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I'm going to add some crown moulding to some bedrooms. I've got HVAC vents mounted near the top of the wall and the moulding will cover part of the vent.

I want to move the vents out of the way. I can't move them down and am thinking of moving them to the ceilings instead (there's an attic above them so I've got reasonable access). Is there any reason this is a bad plan? Do they work just as well in either location?

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See also - diy.stackexchange.com/questions/4259/… –  ChrisF May 30 '11 at 22:04
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2 Answers

I think part of this depends on where you live, and whether this is primarily a cooling or a heating issue. I'll assume we are talking the high velocity vents, which are easy enough to move around. (A check of your profile says San Jose, so I also assume this is a cooling issue.)

Wall mounted vents used for cooling will push cool air across the ceiling, mixing with the warmer air up there. The cool air will now gradually settle down, because cool air is denser than warm air. What you won't feel so much is moving air.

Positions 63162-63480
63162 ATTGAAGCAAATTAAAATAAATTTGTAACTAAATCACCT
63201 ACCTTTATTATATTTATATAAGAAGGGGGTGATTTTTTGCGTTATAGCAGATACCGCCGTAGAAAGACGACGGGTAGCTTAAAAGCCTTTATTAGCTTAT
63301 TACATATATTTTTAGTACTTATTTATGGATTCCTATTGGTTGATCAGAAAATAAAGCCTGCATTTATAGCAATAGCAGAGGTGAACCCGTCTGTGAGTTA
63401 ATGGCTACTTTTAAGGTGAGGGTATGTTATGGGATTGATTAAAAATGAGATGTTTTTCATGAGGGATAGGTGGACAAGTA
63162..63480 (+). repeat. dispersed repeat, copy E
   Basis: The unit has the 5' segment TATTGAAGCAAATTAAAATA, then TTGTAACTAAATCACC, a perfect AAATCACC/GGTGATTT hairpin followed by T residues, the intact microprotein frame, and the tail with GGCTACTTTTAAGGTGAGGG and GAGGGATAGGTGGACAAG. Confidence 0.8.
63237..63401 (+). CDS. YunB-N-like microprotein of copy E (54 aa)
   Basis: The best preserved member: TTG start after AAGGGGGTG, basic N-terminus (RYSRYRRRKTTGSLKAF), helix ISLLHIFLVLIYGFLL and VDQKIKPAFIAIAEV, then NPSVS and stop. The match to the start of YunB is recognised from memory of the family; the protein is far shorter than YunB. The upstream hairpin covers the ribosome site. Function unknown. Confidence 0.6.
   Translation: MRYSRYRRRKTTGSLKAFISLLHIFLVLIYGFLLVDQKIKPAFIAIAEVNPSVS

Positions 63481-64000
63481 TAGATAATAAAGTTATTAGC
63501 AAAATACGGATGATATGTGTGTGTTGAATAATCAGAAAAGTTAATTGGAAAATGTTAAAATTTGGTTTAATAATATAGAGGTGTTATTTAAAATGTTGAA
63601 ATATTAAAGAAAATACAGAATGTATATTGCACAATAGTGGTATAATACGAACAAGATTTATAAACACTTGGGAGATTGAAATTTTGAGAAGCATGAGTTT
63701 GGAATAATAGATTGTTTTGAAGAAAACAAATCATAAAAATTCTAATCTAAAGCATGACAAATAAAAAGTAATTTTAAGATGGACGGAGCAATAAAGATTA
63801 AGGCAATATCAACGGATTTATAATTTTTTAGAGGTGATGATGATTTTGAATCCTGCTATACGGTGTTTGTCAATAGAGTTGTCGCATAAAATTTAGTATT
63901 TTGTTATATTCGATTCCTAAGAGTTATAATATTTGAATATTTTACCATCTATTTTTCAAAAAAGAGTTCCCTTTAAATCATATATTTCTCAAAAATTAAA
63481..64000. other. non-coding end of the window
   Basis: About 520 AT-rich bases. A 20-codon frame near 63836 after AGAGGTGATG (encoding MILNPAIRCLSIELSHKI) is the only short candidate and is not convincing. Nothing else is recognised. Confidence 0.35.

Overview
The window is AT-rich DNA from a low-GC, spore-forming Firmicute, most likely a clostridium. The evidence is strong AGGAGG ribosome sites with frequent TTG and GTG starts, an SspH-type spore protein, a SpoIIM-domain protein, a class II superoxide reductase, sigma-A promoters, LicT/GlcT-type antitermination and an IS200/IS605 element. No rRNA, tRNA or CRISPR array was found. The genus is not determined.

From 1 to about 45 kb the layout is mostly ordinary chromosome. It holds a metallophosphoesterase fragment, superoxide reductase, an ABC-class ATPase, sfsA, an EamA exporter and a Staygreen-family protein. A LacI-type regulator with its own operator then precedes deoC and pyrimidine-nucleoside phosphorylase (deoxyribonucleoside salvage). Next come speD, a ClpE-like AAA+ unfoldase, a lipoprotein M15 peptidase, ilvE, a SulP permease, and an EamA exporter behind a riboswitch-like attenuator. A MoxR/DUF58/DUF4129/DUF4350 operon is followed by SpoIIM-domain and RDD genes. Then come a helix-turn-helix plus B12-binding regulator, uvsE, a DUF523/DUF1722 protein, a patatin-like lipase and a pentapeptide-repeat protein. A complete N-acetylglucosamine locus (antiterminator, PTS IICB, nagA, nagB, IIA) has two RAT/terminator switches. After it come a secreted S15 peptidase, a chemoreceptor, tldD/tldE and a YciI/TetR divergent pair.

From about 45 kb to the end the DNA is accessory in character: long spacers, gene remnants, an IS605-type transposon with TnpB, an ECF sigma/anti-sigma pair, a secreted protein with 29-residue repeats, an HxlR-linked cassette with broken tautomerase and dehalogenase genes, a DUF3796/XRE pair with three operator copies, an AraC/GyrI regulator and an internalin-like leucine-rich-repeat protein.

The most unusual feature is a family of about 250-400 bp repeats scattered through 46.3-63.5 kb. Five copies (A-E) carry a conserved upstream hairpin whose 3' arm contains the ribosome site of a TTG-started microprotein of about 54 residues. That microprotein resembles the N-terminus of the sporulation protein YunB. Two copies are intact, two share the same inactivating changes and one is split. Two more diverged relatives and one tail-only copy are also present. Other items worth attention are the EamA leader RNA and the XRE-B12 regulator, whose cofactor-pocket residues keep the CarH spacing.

Ceiling mounted vents, because they push the air DOWN, not horizontally, will arguably create more drafts in the volume that you actually inhabit. This is something my wife would not want. So if you do put them in the ceiling, place them where you will not feel the drafts.

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In terms of new construction, I almost always see floor or ceiling mounted vents. The reason being that you need to build out the wall to be deep enough to run a vent into it. When it's in the ceiling, especially with todays joist designs, you can run large vent lines with plenty of insulation on them through the space between the ceiling and floor above. Most installations place the vents near windows and doors to counteract the drafts and reduced insulation at these locations, hopefully balancing the temperature in the room/home. That said, I think woodchips makes a great point that you want cooling air to stay high and heating to stay low if you ignore the doors and windows in this equation.

Typically, I only see horizontal vents in locations that have high ceilings (via the floor of an overlook or ceiling of an adjacent room), adjoining some kind of crawl space or utility room, or where the ceiling is bumped down to enclose the vent (because the joists were not designed to allow HVAC lines to pass through).

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